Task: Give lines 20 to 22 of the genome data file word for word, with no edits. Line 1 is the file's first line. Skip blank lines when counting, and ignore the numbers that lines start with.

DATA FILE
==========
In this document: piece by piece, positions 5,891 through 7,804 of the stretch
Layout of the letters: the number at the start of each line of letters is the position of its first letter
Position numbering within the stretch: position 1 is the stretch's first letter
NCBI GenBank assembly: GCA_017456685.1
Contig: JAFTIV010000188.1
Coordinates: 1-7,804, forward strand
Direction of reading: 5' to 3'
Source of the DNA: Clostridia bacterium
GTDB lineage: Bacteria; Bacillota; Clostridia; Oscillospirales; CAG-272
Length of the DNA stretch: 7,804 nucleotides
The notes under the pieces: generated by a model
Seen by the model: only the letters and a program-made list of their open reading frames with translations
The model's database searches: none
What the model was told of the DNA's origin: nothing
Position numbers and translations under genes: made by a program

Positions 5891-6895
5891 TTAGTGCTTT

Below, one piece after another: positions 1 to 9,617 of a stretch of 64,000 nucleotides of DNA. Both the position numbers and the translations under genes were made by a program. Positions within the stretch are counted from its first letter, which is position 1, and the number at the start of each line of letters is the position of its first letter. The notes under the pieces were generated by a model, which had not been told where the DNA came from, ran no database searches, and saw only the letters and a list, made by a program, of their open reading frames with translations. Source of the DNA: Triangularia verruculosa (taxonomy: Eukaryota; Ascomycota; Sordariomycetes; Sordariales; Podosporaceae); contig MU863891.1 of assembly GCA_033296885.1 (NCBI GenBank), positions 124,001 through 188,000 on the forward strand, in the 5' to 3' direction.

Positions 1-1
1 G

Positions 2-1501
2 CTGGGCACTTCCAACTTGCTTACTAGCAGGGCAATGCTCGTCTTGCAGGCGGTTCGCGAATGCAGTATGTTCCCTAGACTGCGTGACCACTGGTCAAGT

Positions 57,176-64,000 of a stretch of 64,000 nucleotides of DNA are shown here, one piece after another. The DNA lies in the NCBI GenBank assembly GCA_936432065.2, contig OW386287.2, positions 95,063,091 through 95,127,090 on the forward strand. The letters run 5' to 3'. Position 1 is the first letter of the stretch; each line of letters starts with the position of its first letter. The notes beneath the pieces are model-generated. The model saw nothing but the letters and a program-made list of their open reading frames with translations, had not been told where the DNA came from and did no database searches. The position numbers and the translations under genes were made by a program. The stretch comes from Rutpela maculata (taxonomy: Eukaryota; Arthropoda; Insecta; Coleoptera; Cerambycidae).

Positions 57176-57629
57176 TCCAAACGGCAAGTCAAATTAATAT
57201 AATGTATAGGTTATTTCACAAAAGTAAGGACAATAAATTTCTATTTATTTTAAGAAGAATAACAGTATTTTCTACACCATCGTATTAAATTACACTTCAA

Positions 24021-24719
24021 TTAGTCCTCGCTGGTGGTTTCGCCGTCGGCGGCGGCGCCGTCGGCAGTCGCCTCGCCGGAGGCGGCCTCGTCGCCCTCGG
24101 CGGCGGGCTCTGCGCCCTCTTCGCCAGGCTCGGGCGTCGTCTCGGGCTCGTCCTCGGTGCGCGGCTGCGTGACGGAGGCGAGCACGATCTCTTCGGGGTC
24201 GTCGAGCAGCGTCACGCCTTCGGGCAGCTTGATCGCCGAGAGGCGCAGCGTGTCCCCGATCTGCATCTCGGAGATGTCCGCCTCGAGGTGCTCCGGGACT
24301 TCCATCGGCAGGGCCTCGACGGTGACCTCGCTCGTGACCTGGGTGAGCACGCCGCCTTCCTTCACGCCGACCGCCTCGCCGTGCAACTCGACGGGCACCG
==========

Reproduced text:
1 G

Positions 2-1501
2 CTGGGCACTTCCAACTTGCTTACTAGCAGGGCAATGCTCGTCTTGCAGGCGGTTCGCGAATGCAGTATGTTCCCTAGACTGCGTGACCACTGGTCAAGT